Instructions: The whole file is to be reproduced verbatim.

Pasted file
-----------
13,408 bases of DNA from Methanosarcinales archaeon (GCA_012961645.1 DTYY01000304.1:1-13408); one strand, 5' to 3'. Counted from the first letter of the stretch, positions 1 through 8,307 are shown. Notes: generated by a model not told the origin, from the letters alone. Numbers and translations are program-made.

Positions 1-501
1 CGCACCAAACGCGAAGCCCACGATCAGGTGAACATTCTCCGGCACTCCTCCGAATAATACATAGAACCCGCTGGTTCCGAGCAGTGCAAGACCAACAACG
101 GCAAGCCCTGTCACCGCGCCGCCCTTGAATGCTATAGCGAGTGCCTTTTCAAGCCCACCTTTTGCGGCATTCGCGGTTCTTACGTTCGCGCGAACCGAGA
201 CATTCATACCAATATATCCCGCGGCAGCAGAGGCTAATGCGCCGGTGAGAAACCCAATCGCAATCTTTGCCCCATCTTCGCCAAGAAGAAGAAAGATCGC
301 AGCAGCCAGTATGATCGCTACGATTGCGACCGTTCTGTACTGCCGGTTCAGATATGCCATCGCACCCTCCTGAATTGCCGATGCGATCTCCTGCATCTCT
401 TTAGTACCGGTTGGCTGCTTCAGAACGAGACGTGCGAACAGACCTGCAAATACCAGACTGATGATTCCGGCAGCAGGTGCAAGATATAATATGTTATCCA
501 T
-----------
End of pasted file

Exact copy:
13,408 bases of DNA from Methanosarcinales archaeon (GCA_012961645.1 DTYY01000304.1:1-13408); one strand, 5' to 3'. Counted from the first letter of the stretch, positions 1 through 8,307 are shown. Notes: generated by a model not told the origin, from the letters alone. Numbers and translations are program-made.

Positions 1-501
1 CGCACCAAACGCGAAGCCCACGATCAGGTGAACATTCTCCGGCACTCCTCCGAATAATACATAGAACCCGCTGGTTCCGAGCAGTGCAAGACCAACAACG
101 GCAAGCCCTGTCACCGCGCCGCCCTTGAATGCTATAGCGAGTGCCTTTTCAAGCCCACCTTTTGCGGCATTCGCGGTTCTTACGTTCGCGCGAACCGAGA
201 CATTCATACCAATATATCCCGCGGCAGCAGAGGCTAATGCGCCGGTGAGAAACCCAATCGCAATCTTTGCCCCATCTTCGCCAAGAAGAAGAAAGATCGC
301 AGCAGCCAGTATGATCGCTACGATTGCGACCGTTCTGTACTGCCGGTTCAGATATGCCATCGCACCCTCCTGAATTGCCGATGCGATCTCCTGCATCTCT
401 TTAGTACCGGTTGGCTGCTTCAGAACGAGACGTGCGAACAGACCTGCAAATACCAGACTGATGATTCCGGCAGCAGGTGCAAGATATAATATGTTATCCA
501 T